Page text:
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Nokia showed off some of its latest high-end devices, including the Booklet 3G and the N900, at the San Diego CTIA conference. The Booklet 3G integrates the same 10-inch screen size as a variety of netbooks, although, after handling the device, it is clearly quite different from the competition.
Samsung previewed several upcoming handsets at CTIA in San Diego, including the Omnia II headed for Verizon later this month. Although the company representatives cautioned that the software is not yet finalized, the demo devices ran Windows Mobile 6.1 paired with the custom TouchWiz interface.
Amazon today confirmed that it should have an international version of the Kindle DX. Company spokesman Drew Herdener explained that the larger e-book reader would follow the strategy of the Kindle 2 international model and switch to HSPA so that it too could be used to download books outside of the US. Little else was mentioned to TechFlash other than that the new hardware would come "sometime next year."
United Airlines this week began deploying Wi-Fi on some of its flights. The rollout will at first cover longer flights between California and New York and should have 13 Boeing 757 planes in United's fleet offering Internet access by mid-November. Much as with similar approaches from Virgin and other airlines, the new approach is based on Aircell's Gogo technology and shares a 3G cellular connection (typically EVDO Revision A) with the entire cabin over a Wi-Fi hotspot in the plane itself.
(Updated with Android rumor) Barnes & Noble is developing its own high-end e-book reader to help boost its online store, a source close to its plans purportedly revealed this afternoon. Most features are unknown, but it would have a touchscreen and use an iPhone-like on-screen keyboard for searches and similar tasks. A wireless link is also seen by the Wall Street Journal as a key ingredient, though whether this would involve 3G or simply Wi-Fi isn't immediately evident.
The rise of netbooks is having a corrosive effect on the financial health of the rest of the notebook business, a DisplaySearch study asserted on Thursday. The mini PCs represent 22.2 percent of all notebooks shipped but only account for 11.7 percent of revenue and are thought to ultimately be dragging revenue downwards for other categories as buyers skip more expensive systems they would have bought otherwise. Where netbook revenue has shot up from $845 million in spring 2008 to $3.07 billion in spring 2009, the rest of the notebook industry actually lost $3.74 billion of revenue in the same period, revealing that netbooks have actually cost the industry money.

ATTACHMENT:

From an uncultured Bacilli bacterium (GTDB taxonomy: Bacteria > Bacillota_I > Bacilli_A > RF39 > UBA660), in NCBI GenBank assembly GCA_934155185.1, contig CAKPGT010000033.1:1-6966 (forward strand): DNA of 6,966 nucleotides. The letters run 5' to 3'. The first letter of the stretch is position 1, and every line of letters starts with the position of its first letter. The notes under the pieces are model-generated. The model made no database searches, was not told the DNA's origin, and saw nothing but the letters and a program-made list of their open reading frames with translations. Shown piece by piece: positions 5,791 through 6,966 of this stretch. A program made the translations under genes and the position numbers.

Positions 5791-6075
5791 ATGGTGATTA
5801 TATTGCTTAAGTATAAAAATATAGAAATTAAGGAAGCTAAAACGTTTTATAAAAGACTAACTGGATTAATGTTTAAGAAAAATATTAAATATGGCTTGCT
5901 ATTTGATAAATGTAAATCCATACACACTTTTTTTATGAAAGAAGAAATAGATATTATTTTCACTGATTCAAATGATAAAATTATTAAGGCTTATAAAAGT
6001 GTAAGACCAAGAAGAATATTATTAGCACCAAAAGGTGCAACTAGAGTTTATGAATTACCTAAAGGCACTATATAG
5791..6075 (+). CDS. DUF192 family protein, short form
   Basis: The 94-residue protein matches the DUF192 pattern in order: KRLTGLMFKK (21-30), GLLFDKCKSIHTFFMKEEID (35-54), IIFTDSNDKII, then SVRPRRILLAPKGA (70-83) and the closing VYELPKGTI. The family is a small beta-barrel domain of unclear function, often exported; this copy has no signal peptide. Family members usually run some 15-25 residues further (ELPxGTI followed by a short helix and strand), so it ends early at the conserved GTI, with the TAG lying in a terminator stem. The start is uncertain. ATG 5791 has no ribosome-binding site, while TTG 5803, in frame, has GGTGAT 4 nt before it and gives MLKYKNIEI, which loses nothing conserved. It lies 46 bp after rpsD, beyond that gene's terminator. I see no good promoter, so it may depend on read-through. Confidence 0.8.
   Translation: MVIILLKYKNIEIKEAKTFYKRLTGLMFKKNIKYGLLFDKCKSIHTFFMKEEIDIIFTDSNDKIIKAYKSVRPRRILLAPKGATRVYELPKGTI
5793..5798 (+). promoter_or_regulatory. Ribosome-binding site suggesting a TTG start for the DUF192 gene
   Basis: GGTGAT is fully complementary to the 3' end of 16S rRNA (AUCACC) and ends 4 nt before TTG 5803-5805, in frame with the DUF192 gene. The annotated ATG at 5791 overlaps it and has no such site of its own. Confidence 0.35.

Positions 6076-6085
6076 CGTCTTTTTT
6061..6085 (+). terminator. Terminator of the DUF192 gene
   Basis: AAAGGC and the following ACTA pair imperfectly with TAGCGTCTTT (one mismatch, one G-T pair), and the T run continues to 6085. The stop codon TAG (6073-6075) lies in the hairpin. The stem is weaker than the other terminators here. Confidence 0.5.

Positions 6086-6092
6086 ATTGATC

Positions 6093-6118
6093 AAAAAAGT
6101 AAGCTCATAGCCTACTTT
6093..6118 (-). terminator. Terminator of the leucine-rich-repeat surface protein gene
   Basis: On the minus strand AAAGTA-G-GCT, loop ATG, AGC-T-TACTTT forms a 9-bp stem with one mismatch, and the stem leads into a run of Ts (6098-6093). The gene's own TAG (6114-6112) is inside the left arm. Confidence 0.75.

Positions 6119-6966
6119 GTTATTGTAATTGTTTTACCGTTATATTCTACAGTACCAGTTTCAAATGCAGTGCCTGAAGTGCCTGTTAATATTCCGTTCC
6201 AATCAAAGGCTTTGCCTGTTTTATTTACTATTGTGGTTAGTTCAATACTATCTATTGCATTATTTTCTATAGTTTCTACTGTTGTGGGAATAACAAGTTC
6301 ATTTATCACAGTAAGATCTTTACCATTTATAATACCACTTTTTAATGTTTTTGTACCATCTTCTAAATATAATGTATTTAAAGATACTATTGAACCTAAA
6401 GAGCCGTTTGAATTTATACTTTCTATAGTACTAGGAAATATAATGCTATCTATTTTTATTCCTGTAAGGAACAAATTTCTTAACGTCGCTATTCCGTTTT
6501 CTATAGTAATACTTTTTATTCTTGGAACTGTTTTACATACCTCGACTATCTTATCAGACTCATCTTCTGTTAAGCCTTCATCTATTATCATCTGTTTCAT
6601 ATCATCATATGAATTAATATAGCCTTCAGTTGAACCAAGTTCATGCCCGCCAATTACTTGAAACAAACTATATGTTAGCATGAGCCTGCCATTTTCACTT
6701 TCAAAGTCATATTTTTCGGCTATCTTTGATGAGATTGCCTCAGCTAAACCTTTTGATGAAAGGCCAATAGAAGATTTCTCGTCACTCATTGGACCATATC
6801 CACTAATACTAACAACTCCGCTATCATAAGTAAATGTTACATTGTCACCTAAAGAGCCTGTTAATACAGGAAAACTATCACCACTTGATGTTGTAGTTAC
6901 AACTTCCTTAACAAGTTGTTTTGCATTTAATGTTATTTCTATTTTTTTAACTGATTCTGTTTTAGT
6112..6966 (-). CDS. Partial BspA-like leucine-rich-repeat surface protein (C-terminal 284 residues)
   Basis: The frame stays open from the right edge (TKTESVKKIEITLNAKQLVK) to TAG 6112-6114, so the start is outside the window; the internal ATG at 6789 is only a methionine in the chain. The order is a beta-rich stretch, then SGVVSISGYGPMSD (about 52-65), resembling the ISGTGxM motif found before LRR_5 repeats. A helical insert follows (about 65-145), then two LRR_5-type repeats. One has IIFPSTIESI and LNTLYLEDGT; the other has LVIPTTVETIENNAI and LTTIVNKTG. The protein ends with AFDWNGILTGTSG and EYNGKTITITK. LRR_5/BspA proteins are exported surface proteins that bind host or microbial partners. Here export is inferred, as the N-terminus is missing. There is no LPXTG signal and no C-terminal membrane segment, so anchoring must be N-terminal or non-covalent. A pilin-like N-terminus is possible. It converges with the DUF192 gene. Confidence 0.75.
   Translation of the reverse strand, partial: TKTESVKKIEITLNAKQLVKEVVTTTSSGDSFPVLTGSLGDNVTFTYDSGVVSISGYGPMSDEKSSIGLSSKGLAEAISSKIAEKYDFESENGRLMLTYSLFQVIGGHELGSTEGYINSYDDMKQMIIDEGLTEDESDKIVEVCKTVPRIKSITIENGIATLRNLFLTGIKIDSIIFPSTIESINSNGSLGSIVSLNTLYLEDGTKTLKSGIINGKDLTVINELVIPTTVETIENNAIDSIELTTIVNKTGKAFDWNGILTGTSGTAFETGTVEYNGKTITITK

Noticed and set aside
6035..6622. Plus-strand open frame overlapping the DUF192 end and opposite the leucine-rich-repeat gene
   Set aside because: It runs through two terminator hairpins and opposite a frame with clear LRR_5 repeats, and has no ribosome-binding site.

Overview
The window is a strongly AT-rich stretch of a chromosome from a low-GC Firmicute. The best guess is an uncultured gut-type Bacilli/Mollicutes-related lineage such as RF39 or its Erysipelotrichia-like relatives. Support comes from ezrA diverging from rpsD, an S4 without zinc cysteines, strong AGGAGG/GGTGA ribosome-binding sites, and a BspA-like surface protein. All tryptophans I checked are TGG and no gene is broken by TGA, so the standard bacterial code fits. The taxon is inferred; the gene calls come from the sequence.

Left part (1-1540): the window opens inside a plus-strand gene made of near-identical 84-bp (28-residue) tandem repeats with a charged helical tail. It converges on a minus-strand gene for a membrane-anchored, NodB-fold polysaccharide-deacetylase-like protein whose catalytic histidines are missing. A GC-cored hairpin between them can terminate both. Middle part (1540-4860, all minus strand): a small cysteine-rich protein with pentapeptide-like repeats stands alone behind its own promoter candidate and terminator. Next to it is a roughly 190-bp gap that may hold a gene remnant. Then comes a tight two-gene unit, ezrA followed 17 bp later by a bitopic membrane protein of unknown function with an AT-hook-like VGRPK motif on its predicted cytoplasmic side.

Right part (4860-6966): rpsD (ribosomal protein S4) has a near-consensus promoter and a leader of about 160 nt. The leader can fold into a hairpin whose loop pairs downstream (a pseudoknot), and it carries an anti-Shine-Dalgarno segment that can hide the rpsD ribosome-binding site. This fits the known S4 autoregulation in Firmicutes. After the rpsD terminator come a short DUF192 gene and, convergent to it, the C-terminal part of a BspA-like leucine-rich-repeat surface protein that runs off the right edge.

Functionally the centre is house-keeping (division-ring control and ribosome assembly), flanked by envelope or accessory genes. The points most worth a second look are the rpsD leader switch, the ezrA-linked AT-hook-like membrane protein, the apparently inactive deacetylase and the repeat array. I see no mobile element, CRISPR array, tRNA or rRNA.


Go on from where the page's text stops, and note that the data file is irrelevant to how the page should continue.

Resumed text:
Motorola has quit the LiMo Foundation, the mobile Linux group of which it was a founding member, according to a Thursday report. Christy Wyatt, the VP of software applications and ecosystems at Motorola, said on Tuesday she has given up the board of the foundation. The company will instead remain as an associate member and retain an active role as a contributing member.
Yamaha has recently introduced three new audio products in its home market of Japan, all of which can charge and playback the content of docked iPods and iPhones. The MCR-140 mini system has a USB port, and a CD player, as well as an AirWired Cradle that plugs into iPhones or iPods and wirelessly connects it to the system. The range is 33 feet, and the dock and connected Apple device can be charged simultaneously by plugging them into the top of the system. The stereo puts out 30W of total power and plays both MP3 and WMA files from CDs and USB drives.
Online streaming music service Spotify will soon begin offering a self-branded handset in its home country of Sweden, says a Thursday TechCrunch report. Spotify has reportedly teamed up with the country's telecommunications and cable provider, Telia, which will bring the handset and new Spotify-branded services for TV and computers.